Cultural Shock with a Capital C for California
When we moved to Los Angeles in 1987, it was because I wanted to be in the most progressive place on the face of the planet. And it was just that. Now that I’ve lived in Paris for so long, being in the most progressive place on the face of the planet has become my own personal culture shock.
I arrived on Wednesday afternoon, was picked up at the airport by my daughter, then promptly stopped at Erewhon Market in Venice. Our goal was to bring prepared foods to to my friend, Marcia, where I am staying for the sojourn. The infamous health food chain has been around since the mid 1960s, when healthy food was just the glimmer of an idea and the store was a tiny macrobiotics health food shop in Boston. The name is “nowhere” spelled backwards, but the “w” and the “h” were switched, which comes from Samuel Butler’s book of 1872 by the same name, a satire on Victorian society. SeriousLA.com wrote: “By 1969, Erewhon had grown into the first natural foods distribution and wholesale company in the United States!” Today Erewhon is all over L.A. after a roller-coaster ride of bankruptcy and different owners.
For me, this stop to Erewhon was a major culture shock. The store is HUGE. The lights are bright. The shelves are filled with things I didn’t recognize. The prepared foods department is simply overwhelming. Erica took a number to be called and served. The servers (loads of them) work at the speed of light, so we had to get ready fast. They prepared an entire meal made up of three choices and the choices of foods were beyond comprehension. Again, I didn’t recognize most of the foods on display — they didn’t look like anything I’d seen in a French “traiteur” showcase.
Help! I couldn’t deal with it, threw up my hands and told Erica to choose for me. She accused me of being a “drama queen” while all I wanted to do was get the hell out of there and go back to my little haunt on rue de Bretagne where you patiently wait for one person to calmly discuss the ingredients, wrap each item beautifully, and serve it over in a package fit for a king or queen, etc., etc.
Oh man. I had arrived in L.A.; no bones about it. And that was just the beginning. The whole experience was a bit terrifying, at least, to my now less progressive default mode, “a la Française.” (BTW, the food from Erewhon turned out to be really good, too, and not at all expensive.)
The next day I took an Uber to meet Erica for lunch at The Butcher’s Daughter on Abbot Kinney Boulevard in Venice. (It’s much less expensive and easier to Uber it all over L.A. instead of renting a car. I highly recommend it when visiting L.A. — and also, there is a lot less traffic this time of year during the holiday season.) When I was living in L.A., my business partner had a previous agency in an office on this very street, but it sure as heck wasn’t the hip neighborhood it is now. In fact, it was on the edge of slum and crack houses where we didn’t feel all that comfortable walking around. Things have really changed!
On route, we passed a poster that advertised “Mass Shooting Insurance.” Seriously? My eyes popped out, and couldn’t grab a photo fast enough. It turns out that the ad isn’t “real.” (Thank goodness.) There isn’t anything like “mass shooting insurance.” Instead, it’s a campaign to end gun violence launched by the mayor’s office (Eric Garcetti) and his Youth Council in partnership with the creative agency, “Omelet,” to show how taking action can create real change and save lives.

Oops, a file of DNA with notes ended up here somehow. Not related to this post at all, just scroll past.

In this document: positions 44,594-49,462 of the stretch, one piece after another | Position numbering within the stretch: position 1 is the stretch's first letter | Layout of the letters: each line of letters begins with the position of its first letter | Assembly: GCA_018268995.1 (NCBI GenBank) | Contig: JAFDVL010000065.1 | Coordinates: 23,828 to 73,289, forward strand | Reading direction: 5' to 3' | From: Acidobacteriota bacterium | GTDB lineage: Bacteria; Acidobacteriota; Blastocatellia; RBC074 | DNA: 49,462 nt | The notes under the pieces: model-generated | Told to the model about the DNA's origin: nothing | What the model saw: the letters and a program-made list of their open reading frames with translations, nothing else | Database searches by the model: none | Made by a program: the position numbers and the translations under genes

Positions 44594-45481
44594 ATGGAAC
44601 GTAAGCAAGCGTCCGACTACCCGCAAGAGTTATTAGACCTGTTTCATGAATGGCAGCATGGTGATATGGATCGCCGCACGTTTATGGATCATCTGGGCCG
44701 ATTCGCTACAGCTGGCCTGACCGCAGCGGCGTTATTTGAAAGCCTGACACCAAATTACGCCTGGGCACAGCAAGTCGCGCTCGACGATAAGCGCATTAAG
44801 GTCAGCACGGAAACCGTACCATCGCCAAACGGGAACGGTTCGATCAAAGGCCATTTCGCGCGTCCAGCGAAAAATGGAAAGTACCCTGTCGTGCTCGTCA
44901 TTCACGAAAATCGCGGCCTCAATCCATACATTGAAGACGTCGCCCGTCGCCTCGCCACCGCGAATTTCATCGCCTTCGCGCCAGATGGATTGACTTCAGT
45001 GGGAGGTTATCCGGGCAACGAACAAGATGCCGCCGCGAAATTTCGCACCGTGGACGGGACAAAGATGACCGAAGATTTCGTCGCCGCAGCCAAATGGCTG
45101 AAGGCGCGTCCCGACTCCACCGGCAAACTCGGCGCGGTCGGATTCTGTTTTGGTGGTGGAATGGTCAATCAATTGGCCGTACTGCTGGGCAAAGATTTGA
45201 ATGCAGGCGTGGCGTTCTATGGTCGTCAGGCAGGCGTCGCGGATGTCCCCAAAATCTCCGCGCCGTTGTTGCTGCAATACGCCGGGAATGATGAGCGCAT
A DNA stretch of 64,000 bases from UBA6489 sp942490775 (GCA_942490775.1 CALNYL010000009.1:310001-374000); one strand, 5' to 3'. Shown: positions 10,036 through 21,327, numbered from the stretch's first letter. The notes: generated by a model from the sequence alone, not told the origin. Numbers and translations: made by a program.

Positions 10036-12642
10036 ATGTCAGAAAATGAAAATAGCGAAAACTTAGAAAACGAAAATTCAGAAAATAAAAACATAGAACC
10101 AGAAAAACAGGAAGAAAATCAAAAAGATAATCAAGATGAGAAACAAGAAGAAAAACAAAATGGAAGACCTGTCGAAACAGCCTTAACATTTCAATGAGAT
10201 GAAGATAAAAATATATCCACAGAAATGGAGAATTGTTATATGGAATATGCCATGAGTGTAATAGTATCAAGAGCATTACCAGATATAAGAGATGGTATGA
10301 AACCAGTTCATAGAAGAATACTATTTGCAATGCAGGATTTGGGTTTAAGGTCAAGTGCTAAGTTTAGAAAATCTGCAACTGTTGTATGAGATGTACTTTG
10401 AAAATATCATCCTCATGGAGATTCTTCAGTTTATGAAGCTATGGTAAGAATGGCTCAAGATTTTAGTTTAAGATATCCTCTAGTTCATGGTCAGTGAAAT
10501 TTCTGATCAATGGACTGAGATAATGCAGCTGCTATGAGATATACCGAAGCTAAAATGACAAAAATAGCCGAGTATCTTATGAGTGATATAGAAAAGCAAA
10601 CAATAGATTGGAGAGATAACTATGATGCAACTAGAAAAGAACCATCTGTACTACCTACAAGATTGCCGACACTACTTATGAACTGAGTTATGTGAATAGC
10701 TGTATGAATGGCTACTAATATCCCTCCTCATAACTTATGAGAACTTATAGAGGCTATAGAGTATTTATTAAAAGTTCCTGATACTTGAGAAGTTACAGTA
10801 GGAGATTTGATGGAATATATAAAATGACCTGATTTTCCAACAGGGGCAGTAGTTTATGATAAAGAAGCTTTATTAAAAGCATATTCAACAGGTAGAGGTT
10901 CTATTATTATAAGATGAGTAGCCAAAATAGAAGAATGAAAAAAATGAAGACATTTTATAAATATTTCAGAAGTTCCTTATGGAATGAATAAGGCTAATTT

The shameful statistics is that every single day in the U.S. about 100 Americans are killed by guns: mass shootings, homicides, gang shootings, suicides, school shootings and accidental gunfire. This is a creative and innovative solution to educating the public. There’s that progressive part I like so much about L.A — open-minded way of looking at the future.
The Butcher’s Daughter is a plant-based restaurant, believe it or not. I thought she was acknowledging my love of a good French steak, but instead, it’s a “vegetable slaughterhouse.” What does that mean to my French cultural mind? According to the restaurant, they “treat fruits and vegetables as a butcher would meat: we chop, fillet and carve fresh produce into healthy vegetarian dishes and press them into pretty juices.” I was as lost at the Butcher’s Daughter as I was at Erewhon. I even had to apologize to the adorable wait person about being such a pain in the butt since there was nothing that looked very appealing to my Whole 30 diet, although I was dead wrong — every single thing on the menu worked, even if it was as weird to me as if I were traveling in the backroads of some other planet. (I don’t advise drinking their coffee, however…undrinkable!)
Even better than the food, however, was the people watching. (There are many times one must simply comment, “Only in L.A.”) Two women came in who sat at the bar. One had on cut-off jean shorts that were so short her cheeks were virtually entirely exposed. (It wasn’t a good look.) Her friend had on jeans that had that torn-up style designed to make you think she had worn through them, but of course, it’s all a big lie. Her flesh was oozing out of them, but that wasn’t the part that struck me as out-of-kilter. It was the black patent leather stiletto heels that somehow didn’t fit the picture, especially on Abbot Kinney Boulevard where the concept is supposed to be natural and healthy. Were they “working girls?” Probably, or just wannabee porn stars? No matter, it added to the cultural clash of which I was in the midst.